Of the three options, Shull stated only one might cause him some serious problems.

“If I were to decide to file to run for chair, I know from September of this year all the way to 31 December of next year, Tootie Smith is going to treat me like dirt.”

According to Shull, his working relationship with Tootie Smith, current board chair and fellow Republican, has been anything but supportive. Smith led the charge within the county board in calling for Shull’s resignation. Smith proposed the censure of Shull. Smith worked to remove Shull from his duties as a liaison to various groups.

According to Shull, all of these things were done to distance herself from Shull and to protect her own political career.

Pamplin Media’s requests for comments from Smith on the matter went unanswered.

“I will say that there’s a probability that I have the same thing happen in my head when I decided to run for commissioner and that is, is it time to quit? Does this third option about just walking away, is time to do that? Would you be better off running for reelection in Position 4 again? Would it be best for the people in the county if I ran for chair?” Shull said.

“I have not heard anybody say to me, please don’t run again. Maybe there’s a plenty of Cris Waller pals out there who would love to say that to me, but they haven’t. So everywhere I go, I get handshakes, and thanks from people telling me I’m doing a good job.”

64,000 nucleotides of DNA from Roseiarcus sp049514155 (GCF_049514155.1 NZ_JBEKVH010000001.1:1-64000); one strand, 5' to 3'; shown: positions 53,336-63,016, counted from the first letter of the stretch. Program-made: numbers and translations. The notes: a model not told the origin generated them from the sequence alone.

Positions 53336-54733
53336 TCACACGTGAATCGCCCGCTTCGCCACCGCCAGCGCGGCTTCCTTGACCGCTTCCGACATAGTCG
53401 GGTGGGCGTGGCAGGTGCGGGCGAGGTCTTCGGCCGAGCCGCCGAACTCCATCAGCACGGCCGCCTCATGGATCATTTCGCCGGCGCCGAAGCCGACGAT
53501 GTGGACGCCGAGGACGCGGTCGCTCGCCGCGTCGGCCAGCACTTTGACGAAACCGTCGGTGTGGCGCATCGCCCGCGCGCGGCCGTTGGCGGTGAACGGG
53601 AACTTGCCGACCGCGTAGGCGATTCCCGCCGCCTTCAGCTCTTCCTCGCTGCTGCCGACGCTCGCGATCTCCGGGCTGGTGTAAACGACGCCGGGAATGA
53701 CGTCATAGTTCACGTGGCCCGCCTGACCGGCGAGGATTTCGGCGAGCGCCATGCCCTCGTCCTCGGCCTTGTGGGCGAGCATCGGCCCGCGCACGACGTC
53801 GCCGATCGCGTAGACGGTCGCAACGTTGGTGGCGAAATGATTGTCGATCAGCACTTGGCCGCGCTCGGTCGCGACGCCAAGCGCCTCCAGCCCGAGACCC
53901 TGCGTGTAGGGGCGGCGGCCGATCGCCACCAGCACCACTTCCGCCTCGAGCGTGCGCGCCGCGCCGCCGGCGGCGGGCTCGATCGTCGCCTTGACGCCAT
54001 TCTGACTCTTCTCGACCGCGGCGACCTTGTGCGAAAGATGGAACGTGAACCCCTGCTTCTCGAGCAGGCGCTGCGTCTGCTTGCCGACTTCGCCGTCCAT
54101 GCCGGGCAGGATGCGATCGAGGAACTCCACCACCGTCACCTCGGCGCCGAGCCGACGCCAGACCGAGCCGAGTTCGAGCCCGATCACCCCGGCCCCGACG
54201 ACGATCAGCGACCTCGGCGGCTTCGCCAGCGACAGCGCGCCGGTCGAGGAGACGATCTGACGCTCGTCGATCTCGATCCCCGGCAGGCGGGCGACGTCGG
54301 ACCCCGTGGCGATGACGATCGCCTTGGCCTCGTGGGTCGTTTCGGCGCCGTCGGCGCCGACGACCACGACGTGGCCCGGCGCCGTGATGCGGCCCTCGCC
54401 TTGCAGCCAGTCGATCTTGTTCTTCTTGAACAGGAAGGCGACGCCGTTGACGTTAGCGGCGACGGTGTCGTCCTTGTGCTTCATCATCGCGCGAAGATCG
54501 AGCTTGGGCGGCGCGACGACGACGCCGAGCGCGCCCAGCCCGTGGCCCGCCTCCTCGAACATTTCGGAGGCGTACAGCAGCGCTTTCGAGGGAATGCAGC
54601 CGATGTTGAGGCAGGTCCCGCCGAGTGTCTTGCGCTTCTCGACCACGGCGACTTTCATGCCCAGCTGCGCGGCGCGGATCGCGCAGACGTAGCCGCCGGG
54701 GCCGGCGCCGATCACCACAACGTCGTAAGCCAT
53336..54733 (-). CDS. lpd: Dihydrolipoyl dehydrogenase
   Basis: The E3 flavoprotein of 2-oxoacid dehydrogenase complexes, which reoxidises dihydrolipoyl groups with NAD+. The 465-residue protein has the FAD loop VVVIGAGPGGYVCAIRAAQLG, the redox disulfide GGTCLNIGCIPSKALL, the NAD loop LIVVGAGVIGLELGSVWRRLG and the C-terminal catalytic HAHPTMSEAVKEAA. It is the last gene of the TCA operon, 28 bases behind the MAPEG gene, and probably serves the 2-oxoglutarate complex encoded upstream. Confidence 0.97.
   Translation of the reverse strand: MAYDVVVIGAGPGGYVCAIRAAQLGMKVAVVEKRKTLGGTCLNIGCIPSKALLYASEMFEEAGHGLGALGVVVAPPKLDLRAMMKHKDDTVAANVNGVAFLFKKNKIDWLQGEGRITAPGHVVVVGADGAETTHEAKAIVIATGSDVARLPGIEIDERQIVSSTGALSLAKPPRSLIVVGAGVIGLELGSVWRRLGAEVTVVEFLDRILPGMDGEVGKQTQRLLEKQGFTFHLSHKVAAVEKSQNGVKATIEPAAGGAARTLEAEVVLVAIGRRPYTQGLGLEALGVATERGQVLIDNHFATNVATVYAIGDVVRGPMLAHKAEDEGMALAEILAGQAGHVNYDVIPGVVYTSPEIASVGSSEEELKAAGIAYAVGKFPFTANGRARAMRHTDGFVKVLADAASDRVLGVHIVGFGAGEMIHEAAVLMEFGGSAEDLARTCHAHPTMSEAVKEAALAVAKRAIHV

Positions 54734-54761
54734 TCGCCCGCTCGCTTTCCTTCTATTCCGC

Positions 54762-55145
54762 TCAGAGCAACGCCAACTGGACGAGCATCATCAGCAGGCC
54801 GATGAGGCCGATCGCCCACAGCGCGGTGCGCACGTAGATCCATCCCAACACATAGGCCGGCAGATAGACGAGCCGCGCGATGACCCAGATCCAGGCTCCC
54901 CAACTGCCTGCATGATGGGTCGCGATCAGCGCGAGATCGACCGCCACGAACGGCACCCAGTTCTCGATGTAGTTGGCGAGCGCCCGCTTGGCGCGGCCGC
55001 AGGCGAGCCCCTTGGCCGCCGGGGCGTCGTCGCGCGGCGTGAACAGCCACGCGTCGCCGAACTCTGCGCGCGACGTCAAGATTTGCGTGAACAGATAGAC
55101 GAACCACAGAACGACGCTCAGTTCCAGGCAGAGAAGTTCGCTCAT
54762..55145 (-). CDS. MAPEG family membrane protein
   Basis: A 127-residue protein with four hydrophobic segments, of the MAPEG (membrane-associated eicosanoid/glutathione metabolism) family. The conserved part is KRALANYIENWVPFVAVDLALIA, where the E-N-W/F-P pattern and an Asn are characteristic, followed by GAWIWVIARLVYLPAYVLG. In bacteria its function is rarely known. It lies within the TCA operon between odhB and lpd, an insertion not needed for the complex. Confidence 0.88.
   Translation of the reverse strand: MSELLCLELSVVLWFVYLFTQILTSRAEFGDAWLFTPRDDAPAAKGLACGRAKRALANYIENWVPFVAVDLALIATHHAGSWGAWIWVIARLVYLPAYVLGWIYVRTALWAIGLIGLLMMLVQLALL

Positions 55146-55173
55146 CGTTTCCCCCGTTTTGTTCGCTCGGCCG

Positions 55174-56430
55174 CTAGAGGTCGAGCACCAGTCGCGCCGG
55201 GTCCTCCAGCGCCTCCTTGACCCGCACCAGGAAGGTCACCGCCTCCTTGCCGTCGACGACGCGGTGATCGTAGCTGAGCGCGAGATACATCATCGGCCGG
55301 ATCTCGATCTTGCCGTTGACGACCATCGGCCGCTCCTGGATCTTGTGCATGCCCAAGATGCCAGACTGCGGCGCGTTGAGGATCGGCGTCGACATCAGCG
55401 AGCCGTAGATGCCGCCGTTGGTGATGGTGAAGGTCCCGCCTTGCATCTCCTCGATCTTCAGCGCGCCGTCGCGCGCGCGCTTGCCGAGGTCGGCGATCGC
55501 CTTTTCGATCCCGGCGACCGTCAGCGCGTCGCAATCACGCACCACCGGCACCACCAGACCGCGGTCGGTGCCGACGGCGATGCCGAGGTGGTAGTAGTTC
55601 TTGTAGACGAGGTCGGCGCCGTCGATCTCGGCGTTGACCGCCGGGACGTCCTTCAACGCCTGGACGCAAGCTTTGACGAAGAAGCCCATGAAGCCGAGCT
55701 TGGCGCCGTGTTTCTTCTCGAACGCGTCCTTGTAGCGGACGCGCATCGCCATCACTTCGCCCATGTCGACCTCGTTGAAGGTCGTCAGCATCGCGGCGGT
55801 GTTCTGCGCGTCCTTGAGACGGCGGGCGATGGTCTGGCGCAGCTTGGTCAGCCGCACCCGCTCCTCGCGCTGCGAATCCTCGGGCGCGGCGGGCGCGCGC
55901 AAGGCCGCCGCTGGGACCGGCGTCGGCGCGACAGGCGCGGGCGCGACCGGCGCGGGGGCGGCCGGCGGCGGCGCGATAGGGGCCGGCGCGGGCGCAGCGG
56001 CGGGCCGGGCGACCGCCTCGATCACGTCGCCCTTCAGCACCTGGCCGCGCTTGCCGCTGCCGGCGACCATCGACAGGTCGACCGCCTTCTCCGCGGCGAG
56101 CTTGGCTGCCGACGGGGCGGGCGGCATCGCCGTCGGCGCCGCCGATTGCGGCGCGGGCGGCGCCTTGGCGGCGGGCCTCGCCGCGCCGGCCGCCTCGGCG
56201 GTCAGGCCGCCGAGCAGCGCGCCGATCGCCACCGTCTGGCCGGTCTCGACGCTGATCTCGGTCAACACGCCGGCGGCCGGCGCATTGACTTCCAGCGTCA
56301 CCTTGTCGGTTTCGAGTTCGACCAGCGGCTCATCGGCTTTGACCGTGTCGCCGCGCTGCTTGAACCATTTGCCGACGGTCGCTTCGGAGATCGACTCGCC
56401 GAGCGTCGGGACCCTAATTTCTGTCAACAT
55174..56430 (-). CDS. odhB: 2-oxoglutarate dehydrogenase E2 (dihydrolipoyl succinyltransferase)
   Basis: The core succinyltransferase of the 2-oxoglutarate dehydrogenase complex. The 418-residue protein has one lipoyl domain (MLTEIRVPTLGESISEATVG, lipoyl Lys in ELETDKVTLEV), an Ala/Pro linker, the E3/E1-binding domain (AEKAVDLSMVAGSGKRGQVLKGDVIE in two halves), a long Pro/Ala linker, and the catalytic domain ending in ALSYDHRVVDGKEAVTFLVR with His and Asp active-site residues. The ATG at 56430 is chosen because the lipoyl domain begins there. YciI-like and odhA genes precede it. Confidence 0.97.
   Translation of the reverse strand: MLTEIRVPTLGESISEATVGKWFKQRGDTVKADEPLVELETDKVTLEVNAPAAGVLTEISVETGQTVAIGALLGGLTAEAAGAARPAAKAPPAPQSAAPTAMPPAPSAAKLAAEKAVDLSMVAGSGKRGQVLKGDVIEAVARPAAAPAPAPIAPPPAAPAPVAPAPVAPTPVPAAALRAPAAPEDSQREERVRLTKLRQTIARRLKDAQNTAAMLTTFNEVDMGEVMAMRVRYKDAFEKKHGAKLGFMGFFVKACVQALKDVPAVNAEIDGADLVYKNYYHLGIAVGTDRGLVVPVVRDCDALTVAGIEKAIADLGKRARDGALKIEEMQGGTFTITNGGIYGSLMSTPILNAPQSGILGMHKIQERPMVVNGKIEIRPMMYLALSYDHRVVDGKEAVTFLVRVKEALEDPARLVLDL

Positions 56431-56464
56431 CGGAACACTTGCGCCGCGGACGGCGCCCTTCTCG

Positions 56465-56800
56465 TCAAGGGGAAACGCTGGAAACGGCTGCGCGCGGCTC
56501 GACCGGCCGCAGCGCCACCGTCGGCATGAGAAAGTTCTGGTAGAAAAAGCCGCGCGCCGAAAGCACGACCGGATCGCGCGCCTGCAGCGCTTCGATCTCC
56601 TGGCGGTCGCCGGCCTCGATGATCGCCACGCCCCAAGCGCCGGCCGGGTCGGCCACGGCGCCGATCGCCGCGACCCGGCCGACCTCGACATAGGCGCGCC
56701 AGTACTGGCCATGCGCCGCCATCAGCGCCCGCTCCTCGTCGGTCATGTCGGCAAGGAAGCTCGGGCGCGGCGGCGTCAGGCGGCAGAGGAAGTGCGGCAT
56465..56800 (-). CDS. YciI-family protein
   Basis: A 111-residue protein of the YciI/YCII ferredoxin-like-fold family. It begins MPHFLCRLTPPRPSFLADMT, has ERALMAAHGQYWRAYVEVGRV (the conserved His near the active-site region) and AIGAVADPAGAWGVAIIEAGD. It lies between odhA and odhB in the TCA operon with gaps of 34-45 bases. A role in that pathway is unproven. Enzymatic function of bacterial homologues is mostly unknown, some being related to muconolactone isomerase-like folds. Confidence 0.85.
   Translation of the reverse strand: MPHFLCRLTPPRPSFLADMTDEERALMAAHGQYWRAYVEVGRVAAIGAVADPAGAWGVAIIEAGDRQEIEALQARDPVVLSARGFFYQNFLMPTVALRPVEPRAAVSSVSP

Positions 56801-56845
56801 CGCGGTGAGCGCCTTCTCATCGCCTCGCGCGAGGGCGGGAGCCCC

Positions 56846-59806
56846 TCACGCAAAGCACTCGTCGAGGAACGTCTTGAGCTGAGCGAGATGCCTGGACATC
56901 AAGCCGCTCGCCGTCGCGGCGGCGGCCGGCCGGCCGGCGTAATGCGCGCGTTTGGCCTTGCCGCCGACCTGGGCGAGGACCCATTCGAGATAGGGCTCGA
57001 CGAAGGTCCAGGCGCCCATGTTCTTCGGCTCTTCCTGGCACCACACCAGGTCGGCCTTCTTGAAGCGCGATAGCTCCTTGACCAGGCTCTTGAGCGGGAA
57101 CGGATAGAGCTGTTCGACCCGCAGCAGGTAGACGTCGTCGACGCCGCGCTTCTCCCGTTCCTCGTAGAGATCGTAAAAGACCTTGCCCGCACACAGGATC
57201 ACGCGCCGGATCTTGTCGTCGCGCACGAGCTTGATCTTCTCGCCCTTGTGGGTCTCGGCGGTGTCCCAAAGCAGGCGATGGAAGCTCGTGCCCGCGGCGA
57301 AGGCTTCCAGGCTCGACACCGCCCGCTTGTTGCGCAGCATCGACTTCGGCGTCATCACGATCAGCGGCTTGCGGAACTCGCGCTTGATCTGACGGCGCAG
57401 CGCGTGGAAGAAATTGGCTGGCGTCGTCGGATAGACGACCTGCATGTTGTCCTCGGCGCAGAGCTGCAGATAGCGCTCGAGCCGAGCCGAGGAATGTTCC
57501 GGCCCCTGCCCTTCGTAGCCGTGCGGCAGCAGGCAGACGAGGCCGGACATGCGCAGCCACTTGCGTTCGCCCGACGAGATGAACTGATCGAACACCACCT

Clackamas County’s political left doesn’t like Shull for what they feel he represents: hatred, vitriol, racism and an agenda that seeks to do away with equity, diversity and inclusion programs that many feel are necessary for the country, and the state, to move forward.

Some on Clackamas County’s political right dislike Shull because his positions draw the attention of the left, and of media outlets, which makes it more difficult for conservative politicians to get elected. Some members of the Clackamas County Republican Party have tried to distance themselves from Shull in the hope that he would simply go away.

County commissioners are not subject to term limits, which could allow Smith to keep her position for years to come if she isn’t ousted by Shull or another contender. Commissioner Paul Savas has been on the board for 13 years.